Tear Overflow in Small Kids

It is very common for infants and older kids to present with a blocked nasolacrimal duct.

What Exactly is a Blocked Nasolacrimal Duct?

A normal eye continuously produces secretions from the lacrimal glands, which are located on the outer upper side of each eye.

These secretions wash the outer surface of cornea on a continuous basis and also keep the eye moist.

The tears then drain down via small channels (canaliculi), on the inner side of the eye into tear sacs on each side.  From there, they drain into the nasolacrimal duct which connects the tear sac to the upper back portion of the nose.

Causes of Tear Overflow in Babies

The nasolacrimal duct may be blocked by tissue debris or by a thin transparent membrane which acts like a curtain obliterating its path.

Incomplete development of the duct. Sometimes, the duct may take longer to develop, maturation at the age of 1 year after birth.

Symptoms With Which a Baby Presents

  • Tear overflow
  • Frequent eye infections due to stagnant tears in the tear gland (dacryocystitis).


For most of the cases, all you need to do is to gently massage the inner upper bony part of the nose. This puts pressure over the tear gland, pressing it so that the nasolacrimal duct drains away. Also any debris present in it gets flushed.

This may take a few months, so it is advisable to wait for 1 year of age before attempting something invasive.

Cases Where the Duct Is Not Fully Developed

Wait for at least 1 year of age, giving time to the duct to construct by itself.

Meanwhile, the eye should be kept clean. Wash off any excess tear from it on a regular basis.

If the problem does not resolve by itself, some test need to be done to know the exact problem. Is the nasolacrimal duct blocked, or is it incomplete in some way. Sometimes, the duct is anatomically incorrect, its passage is tortuous or kinked (structural disorders).

Diagnostic Tests

Tear drainage test (fluorescein dye disappearance test)– One drop of dye in put in each eye and its drainage along the pathway is assessed.

Probing– A slender probe is inserted through the tiny holes at the inner corners of the eye. It is gently passed to see if any obstruction is present.

Probing may also dilate the tiny holes or puncta, which is the only problem in some cases. Dilatation solves the problem in these cases.

Dacryoscintigraphy (Imaging studies in the eye)– A contrast dye is passed through the puncta. X- ray or CT or MRI may be done to assess the location and cause of blockage, or any abnormality in the passage of the duct.

Invasive Procedures

Probing and irrigation– A slender probe is passed through the punctal openings present on the inner side of the eye. It is gently passed through the passage, dilating it and removing any obstruction present in it. Simultaneous irrigation may be done to clean the passage.
Probing is done under anesthesia and is not painful.

Sometimes, the passage contracts again and again and so a stent is put in the passage after probing.

Balloon catheter dilation– The nasolacrimal duct may be scarred from inside due to repeated infections and subsequent scarring. Try dilating the tube with a balloon catheter. This procedure is done under general anesthesia.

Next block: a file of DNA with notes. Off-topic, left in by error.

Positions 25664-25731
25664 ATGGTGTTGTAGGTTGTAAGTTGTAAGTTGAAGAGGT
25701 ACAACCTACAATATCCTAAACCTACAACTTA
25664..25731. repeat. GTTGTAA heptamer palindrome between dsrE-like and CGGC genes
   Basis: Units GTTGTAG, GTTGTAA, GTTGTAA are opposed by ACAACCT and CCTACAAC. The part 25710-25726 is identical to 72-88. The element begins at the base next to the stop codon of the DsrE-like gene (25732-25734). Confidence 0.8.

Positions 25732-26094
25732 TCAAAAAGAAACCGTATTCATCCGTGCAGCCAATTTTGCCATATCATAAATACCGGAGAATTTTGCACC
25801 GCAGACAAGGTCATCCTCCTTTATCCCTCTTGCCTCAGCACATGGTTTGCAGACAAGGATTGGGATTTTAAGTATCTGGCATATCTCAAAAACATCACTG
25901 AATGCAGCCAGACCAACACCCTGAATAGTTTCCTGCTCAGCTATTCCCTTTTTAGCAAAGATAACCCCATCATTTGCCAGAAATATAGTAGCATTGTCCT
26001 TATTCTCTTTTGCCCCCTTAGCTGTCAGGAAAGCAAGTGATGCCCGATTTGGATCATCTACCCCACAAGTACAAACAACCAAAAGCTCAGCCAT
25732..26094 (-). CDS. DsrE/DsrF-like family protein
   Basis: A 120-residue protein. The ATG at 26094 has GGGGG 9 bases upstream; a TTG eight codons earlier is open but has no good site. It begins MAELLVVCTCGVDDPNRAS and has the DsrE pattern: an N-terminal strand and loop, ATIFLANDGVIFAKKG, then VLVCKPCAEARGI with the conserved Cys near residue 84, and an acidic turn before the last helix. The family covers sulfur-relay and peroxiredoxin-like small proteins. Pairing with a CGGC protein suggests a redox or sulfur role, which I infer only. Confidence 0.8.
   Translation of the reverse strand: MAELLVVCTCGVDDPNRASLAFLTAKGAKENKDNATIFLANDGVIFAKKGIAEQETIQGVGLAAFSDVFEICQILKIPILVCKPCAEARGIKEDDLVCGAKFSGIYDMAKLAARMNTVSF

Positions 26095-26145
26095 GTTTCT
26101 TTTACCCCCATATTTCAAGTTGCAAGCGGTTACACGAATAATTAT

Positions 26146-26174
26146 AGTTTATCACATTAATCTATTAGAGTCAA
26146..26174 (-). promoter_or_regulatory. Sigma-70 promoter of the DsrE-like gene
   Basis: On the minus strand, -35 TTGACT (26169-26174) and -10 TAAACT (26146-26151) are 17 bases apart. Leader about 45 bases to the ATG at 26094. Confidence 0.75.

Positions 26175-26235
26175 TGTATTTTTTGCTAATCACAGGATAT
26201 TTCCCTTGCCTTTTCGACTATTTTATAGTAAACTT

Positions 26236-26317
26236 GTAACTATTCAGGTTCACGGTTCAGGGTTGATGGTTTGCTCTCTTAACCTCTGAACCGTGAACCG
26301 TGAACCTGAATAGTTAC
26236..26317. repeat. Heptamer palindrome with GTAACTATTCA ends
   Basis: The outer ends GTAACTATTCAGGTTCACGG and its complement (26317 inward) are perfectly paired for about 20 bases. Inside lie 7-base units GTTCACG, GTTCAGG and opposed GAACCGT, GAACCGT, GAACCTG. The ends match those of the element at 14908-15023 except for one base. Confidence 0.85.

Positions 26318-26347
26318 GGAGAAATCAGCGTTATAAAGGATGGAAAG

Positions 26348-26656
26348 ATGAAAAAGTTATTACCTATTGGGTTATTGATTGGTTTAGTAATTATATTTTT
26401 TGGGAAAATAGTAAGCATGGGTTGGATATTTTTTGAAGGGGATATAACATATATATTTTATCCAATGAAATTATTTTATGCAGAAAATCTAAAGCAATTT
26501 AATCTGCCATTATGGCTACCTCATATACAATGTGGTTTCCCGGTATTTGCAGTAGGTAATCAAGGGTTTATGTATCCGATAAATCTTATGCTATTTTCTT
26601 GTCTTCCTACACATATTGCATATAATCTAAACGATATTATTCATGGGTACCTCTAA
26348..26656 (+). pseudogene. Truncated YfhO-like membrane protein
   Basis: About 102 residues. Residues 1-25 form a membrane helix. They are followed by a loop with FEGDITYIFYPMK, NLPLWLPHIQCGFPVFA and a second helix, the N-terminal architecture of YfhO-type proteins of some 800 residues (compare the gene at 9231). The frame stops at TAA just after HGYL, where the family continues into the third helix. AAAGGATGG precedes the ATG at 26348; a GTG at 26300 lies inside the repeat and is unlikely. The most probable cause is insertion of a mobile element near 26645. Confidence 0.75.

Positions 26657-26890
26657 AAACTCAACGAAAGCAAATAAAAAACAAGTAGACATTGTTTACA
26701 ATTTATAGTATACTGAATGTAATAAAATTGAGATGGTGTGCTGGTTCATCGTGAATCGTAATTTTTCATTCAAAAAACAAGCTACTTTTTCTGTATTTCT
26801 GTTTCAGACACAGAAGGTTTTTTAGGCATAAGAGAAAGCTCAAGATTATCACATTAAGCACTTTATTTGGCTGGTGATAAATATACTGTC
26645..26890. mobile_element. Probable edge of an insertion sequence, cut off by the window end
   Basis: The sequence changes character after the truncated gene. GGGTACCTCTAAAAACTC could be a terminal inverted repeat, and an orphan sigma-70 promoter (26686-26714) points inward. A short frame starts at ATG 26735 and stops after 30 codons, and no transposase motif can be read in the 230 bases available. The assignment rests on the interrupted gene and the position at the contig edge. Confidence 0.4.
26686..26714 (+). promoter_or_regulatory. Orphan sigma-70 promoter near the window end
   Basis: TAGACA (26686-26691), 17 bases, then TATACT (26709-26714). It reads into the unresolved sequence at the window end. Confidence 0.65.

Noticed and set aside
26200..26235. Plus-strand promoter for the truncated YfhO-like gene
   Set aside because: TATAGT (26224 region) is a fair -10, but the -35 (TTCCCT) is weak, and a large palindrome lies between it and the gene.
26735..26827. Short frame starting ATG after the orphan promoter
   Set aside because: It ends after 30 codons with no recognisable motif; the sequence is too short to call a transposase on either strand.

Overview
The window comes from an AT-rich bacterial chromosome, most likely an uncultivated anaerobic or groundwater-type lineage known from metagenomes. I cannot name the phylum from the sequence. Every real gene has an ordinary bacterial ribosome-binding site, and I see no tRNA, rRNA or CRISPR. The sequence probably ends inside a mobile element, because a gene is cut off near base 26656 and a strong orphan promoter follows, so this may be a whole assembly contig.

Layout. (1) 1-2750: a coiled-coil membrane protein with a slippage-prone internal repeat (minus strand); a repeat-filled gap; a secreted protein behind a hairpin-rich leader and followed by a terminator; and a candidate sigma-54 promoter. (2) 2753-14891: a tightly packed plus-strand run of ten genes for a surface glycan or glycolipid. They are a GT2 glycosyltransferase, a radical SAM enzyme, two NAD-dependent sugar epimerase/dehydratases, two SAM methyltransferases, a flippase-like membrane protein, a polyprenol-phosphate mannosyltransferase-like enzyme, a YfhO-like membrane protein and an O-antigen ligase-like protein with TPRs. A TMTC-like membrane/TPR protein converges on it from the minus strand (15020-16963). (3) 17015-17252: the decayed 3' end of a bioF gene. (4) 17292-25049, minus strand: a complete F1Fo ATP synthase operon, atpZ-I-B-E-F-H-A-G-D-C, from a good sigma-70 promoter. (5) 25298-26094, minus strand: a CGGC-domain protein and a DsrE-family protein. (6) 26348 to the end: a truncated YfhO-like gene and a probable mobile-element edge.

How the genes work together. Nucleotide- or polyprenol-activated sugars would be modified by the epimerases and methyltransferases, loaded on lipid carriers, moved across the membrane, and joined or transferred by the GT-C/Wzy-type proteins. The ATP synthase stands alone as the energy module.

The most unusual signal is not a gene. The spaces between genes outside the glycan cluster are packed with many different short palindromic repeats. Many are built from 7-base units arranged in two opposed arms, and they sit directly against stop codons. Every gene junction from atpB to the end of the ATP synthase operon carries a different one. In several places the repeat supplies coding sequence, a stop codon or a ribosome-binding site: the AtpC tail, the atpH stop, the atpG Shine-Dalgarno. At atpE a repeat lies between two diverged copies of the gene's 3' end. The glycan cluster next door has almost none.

In cases where the tube is incomplete or kinked, reconstruction of the passage is done surgically.

Alternatively, another tube is constructed parallel to the original passage, draining tears properly into the nose.

Surgery is recommended only if all other options fail.

The procedure is called dacryocystorhinostomy. It is a skilled microsurgical procedure.

It is done in cases where there are structural problems in the nasolacrimal duct. It is usually attempted after two years of age.

Approaches for the Procedure

External approach– Here, an incision is made on the side of the nose, near the location of the lacrimal sac. A piece of bone between the tear sac and the nose is removed. Then, the inner lining of the tear sac is pulled and attached to the lining of the nasal cavity for permanent patent drainage.

The surgery requires adequate local anesthesia with sedation.

Endonasal approach– The same procedure described above can be done using an endoscope inserted into the nasal cavity. No

incision is required here, however, only a surgeon with special training can attempt it.

Constructing a new external canal (Conjunctivodacryocystorhinostomy)– Instead of creating a new channel from the lacrimal sac to the nose, a new route is created from the conjunctiva, near the inside corner of the eye, to the nasal cavity. The original tear drainage system is bypassed completely.

In all the procedures described above, a delicate stent or tube is put in the newly created canal for a few weeks after surgery. This is to prevent sticking or narrowing of the new passage and preventing scarring during the healing phase.

Care After Surgery

After the surgery, nasal decongestant sprays are used to reduce post op inflammation. Antibiotics are used topically for the eye to keep infections in check.

Stent is removed after 3 to 6 months.

The results of the procedures are good. The only thing to be assessed is, if the child is big enough to handle anesthesia or not.

About the Tube

The tube is plastic (silastic), hypoallergenic and very soft in texture. Most infants accept it without any difficulty.

Using the tube is absolutely essential. If not used in time, the newly constructed canal may collapse or get scarred and subsequently narrowed. So. the success of the procedure depends greatly on the use of the stent.

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